The court rejected other challenges to the instructions, including the court’s refusal to instruct the jury on what it should consider when determining the strength of the mark. B&B’s proferred instruction would have emphasized mark strength over other factors. Likewise, the court refused to give a proffered instruction on the incontestability of B&B’s mark. Incontestability was not relevant to any jury issues. B&B argued that the jury heard evidence on descriptiveness even though the issue was not sent to the jury; Hargis argued that this was admissible for purpose of proving the mark’s weakness. The court’s instructions didn’t tell the jury that the degree of descriptiveness of the mark should be considered in resolving the claims; the court upheld its prior refusal to instruct the jury on incontestability.

Likewise, B&B’s contention that the verdict was against the weight of the evidence failed. In a previous trial, the jury found B&B’s mark to be merely descriptive without secondary meaning, and the evidence in this trial showed that the mark hadn’t gained appreciable strength since then. B&B’s sales revenues had stayed flat or even decreased since 2000. It had de minimis ad expenditures, and the principals called no witnesses other than themselves to testify about public association. Incontestability alone doesn’t make a weak mark strong; it just blocks Hargis from asserting mere descriptiveness as a defense. B&B’s own reverse confusion argument seemed to concede weakness.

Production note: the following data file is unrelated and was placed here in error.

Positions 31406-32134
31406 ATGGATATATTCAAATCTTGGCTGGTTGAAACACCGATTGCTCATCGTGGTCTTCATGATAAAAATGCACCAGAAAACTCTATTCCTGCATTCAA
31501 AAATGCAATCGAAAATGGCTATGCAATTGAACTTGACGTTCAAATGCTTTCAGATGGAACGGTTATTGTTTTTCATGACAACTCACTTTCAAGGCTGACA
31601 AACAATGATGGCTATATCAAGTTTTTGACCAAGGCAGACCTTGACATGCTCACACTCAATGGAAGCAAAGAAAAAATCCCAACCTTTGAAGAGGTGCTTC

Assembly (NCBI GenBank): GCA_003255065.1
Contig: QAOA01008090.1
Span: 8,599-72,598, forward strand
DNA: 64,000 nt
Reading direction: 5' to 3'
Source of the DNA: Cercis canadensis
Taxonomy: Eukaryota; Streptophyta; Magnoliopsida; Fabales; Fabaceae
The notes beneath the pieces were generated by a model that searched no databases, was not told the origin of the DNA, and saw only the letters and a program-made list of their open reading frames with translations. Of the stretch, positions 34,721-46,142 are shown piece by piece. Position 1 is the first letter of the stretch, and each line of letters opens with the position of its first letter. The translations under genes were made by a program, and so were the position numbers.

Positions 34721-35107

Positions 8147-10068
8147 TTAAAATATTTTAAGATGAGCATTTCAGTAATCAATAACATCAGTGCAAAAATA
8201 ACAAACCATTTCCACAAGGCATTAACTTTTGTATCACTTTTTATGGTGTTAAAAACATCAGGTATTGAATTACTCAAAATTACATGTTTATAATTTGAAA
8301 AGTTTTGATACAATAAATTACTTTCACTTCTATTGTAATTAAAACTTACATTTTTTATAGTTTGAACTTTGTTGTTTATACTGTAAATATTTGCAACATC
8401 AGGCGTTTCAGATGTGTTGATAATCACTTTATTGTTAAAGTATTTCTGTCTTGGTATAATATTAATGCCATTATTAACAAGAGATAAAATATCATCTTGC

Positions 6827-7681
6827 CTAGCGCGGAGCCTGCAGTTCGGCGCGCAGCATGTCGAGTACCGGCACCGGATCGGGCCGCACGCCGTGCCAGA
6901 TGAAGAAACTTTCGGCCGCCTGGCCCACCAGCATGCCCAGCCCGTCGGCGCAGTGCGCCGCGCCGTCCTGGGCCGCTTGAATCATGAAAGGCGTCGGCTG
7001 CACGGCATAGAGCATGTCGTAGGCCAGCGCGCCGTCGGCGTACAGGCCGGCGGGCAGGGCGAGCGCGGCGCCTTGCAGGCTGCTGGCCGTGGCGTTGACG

The only factor that supported confusion was that the marks (Sealtite) were phonetically identical, though Hargis always used the term in the context of “Sealtite Building Fasteners.” But, other than the fact that both products are fasteners, “they are distinctly and vastly different in their features and characteristics, functions and applications, and pricing structure.” Hargis witnesses testified that there was no possible product crossover between B&B’s high-precision, NASA/aerospace-focused product and its own screws for attaching sheet metal to wood and steel frames. There was extensive testimony about lack of competitive proximity.

On intent, Hargis admitted that it didn’t conduct any searches on the name Sealtite before picking it, but Hargis argued that the evidence supported a finding that Hargis lacked actual knowledge of B&B.

On actual confusion, a Hargis employee testified that she received approximately two calls per year from Fastenal looking for a B&B part, but that she received hundreds of calls per week and that the Fastenal inquiries were rare (which makes sense, since B&B had an exclusive written distributorship agreement with Fastenal). There was no evidence that Fastenal was confused as to source. Other evidence of confusion was minimal—a couple of queries. The jury was apparently unpersuaded.

Finally, on the degree of care exercised by consumers, B&B argued that neither fastener was expensive. But Hargis presented extensive evidence of care exercised by customers and the relevance of the types of applications for the fasteners and the differences between the markets. (Also, even if the fasteners are cheap, I have one word for a company with NASA as a client: O-rings. If NASA or Boeing isn’t paying attention to its fasteners, I am extremely concerned.)

The jury’s verdict was not against the weight of the evidence.